On the whole, there is sometimes a limit to how much you may want to share or express with your partner. I know that I’ve also made this mistake before.
Why? Well, I was in a relationship whilst I was doing a lot of self-work and so I was quite self-focused.
A lot of my thoughts were revelations about myself and I was sharing this (daily!) with my partner. At a certain point, he became frustrated, bored, and finally said something.
It was at this point that I realized that in some way I had been using him as my therapist.
Now this, like all the examples, is context specific, as some people really thrive on being there for others. But if you aren’t sure, maybe check in with your partner and see if they are doing ok.
In an ideal world, they would voluntarily share this with you before it becomes a problem. But sometimes they won’t. Especially if you seem down or troubled.
So if you think you are doing this, get a therapist!
Or find other ways to express yourself, whether it’s through journaling, blogging, sharing anonymously on a forum like Reddit, or even leaving voice notes to yourself!
5) Quarreling needlessly
As we’ve discussed, there’s a delicate balance in communication. And that includes quarreling. Sometimes it’s very important to express ourselves, or for our partner to do so.
But at other times you might ask yourself – is this really important?
Everybody is going to be annoying at times, including me, your partner, and you. So if you aren’t sure if something is really important then take a bit of time to ponder it.
I personally sleep on things to see if my annoyance is actually justified and worth discussing with my partner.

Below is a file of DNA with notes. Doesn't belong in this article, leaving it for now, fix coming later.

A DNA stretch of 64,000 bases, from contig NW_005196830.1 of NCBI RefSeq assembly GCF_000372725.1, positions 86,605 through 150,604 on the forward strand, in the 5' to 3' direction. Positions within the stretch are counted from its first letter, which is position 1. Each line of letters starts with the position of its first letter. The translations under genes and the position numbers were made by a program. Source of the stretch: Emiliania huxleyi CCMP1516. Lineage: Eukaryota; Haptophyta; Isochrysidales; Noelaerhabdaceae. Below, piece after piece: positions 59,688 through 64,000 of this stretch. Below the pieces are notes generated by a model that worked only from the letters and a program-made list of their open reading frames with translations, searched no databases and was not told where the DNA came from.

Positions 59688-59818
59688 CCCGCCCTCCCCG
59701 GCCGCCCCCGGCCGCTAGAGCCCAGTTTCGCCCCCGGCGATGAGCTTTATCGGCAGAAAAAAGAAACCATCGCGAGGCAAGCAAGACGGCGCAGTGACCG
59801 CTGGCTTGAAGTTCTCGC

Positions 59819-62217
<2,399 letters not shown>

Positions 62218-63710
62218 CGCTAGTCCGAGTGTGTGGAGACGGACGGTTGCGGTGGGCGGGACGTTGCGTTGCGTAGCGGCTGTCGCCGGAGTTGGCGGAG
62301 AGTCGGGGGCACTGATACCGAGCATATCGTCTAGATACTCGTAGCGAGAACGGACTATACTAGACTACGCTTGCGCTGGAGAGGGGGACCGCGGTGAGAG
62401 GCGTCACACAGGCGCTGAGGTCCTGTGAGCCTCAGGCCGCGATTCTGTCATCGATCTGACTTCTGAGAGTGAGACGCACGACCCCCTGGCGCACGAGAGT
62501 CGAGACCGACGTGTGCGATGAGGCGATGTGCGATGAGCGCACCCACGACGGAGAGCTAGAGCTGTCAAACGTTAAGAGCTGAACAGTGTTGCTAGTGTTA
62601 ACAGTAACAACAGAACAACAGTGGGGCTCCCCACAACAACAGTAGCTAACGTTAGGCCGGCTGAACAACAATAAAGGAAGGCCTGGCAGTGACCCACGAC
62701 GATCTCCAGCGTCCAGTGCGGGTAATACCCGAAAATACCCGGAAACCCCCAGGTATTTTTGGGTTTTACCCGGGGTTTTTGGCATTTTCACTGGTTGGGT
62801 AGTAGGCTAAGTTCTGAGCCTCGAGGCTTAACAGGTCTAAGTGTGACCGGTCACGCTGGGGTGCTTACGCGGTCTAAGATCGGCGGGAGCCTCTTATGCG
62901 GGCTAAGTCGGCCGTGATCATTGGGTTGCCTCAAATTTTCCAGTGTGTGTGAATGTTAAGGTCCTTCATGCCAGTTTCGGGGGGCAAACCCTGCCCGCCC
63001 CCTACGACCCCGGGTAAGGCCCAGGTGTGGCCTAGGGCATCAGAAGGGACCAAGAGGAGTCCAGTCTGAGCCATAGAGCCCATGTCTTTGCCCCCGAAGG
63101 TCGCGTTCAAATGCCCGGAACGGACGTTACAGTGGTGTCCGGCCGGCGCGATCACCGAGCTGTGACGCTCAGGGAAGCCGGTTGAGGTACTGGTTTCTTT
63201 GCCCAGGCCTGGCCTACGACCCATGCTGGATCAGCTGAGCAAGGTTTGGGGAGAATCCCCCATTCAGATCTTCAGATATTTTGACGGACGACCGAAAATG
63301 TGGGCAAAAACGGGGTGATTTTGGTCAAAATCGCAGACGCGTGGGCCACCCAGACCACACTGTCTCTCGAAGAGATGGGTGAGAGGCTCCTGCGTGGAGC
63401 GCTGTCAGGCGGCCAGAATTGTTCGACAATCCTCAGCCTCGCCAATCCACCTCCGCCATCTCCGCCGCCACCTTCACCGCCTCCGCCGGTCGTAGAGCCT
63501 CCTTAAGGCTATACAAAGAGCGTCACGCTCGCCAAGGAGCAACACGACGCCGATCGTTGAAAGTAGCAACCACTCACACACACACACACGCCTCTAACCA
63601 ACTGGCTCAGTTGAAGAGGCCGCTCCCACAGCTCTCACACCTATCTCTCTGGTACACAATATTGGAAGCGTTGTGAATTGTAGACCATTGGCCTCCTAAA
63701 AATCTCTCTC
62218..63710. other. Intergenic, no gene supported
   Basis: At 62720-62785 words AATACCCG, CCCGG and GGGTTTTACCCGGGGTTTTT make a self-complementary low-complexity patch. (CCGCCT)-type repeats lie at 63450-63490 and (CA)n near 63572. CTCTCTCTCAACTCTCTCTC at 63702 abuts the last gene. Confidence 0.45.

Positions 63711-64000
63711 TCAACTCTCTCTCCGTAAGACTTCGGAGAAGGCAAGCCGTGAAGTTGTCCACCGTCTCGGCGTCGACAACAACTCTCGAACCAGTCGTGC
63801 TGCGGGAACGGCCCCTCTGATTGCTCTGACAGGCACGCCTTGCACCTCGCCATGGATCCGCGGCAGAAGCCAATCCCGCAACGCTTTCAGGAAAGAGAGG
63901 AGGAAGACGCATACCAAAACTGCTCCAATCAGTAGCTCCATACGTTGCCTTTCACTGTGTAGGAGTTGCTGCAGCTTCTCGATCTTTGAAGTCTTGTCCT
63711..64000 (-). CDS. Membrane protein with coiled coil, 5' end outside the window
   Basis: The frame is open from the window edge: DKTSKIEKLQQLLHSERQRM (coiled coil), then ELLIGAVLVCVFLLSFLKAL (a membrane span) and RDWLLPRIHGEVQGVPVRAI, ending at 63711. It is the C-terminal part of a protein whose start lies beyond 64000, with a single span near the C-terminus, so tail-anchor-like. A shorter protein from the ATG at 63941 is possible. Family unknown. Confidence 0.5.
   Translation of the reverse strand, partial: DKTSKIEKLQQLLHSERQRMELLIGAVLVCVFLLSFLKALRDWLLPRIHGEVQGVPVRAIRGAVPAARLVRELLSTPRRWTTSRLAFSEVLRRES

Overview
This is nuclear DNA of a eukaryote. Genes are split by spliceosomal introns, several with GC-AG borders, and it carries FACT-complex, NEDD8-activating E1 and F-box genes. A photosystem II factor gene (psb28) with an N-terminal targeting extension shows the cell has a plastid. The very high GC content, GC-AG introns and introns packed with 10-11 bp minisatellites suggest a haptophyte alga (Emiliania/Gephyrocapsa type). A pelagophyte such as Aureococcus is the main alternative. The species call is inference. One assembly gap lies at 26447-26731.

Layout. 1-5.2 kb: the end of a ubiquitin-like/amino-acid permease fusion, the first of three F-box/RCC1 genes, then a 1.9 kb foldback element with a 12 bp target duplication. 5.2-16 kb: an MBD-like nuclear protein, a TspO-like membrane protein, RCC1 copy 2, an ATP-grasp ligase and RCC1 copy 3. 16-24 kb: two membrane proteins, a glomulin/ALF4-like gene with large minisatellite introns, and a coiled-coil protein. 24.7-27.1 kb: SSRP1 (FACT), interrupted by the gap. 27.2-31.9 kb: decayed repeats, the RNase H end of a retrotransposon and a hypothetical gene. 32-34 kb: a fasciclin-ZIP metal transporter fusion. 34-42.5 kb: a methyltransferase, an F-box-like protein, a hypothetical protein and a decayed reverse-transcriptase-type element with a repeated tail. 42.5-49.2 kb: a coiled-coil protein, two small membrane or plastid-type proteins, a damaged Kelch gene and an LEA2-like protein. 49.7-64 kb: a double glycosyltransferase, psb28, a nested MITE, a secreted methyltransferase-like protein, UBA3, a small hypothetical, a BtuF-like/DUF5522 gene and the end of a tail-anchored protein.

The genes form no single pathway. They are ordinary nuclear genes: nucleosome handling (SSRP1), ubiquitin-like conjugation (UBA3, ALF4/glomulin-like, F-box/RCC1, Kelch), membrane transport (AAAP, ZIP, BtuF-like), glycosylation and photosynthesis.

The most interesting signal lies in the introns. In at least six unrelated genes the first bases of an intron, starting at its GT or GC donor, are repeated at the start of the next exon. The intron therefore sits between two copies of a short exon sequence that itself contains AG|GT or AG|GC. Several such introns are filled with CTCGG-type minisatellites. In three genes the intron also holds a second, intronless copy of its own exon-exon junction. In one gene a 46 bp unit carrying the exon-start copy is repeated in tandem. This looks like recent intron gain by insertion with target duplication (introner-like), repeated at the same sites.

I’ll never forget when I asked my friend’s mother the secret to her long-lasting marriage.
What was the secret?
“Letting a lot go”.
6) Expecting too much
One of the reasons we might quarrel needlessly or argue with a partner is because we expect too much of them.
Don’t get me wrong, there are certain things that you really should expect, such as kindness, understanding, a certain level of care, honesty, and so on. And for those important things, it’s good to discuss them, so that you are both on the same page.
But we always have to remember that no one is perfect, including ourselves.
If we expect our partners to be perfect and always know exactly what we want, and how we want it, we are forgetting that they are human beings. With their own lives, flaws, and issues.
And ultimately we will end up at best disappointed, and at worst, alienating our partners by making them feel they are never good enough.
7) Thinking you ‘own’ another person
One of the reasons we can start expecting too much from someone is because we can start to feel a type of entitlement. As if we own another person and they owe us things.
Sometimes this can come because our partner is actually great a lot of the time. And unfortunately, we can end up taking this for granted. And so when they have an off day, or even longer, we can feel resentful.
Why is that? Because there is a sense that what we had, got taken from us.
This ‘owning’ can also come from deeper places as well, such as a desire for control of someone. Maybe this is because you feel jealous or insecure.
In my relationships, when I feel wronged or like I deserve more from my partner, I ask myself, does this person really owe me this? Am I acting as though I own this person?
As ever, there is a balance. Maybe your partner really does owe you something you are not getting!
But by asking yourself those simple questions it can avoid a lot of unnecessary conflict and instead result in harmonious relationships.
Healthy relationships – the takeaway
My dad, a man of few words when it comes to feelings, once told me the biggest mistake he’d made in his marriage. A lack of proper communication.
This article is all about the nuances of good communication.
The specifics will be different for every relationship.
Find the balance between the different types of communication. You don’t have to be perfect at it, simply be willing to do your best and be mindful.
Maybe even show this article to your partner and see what they think!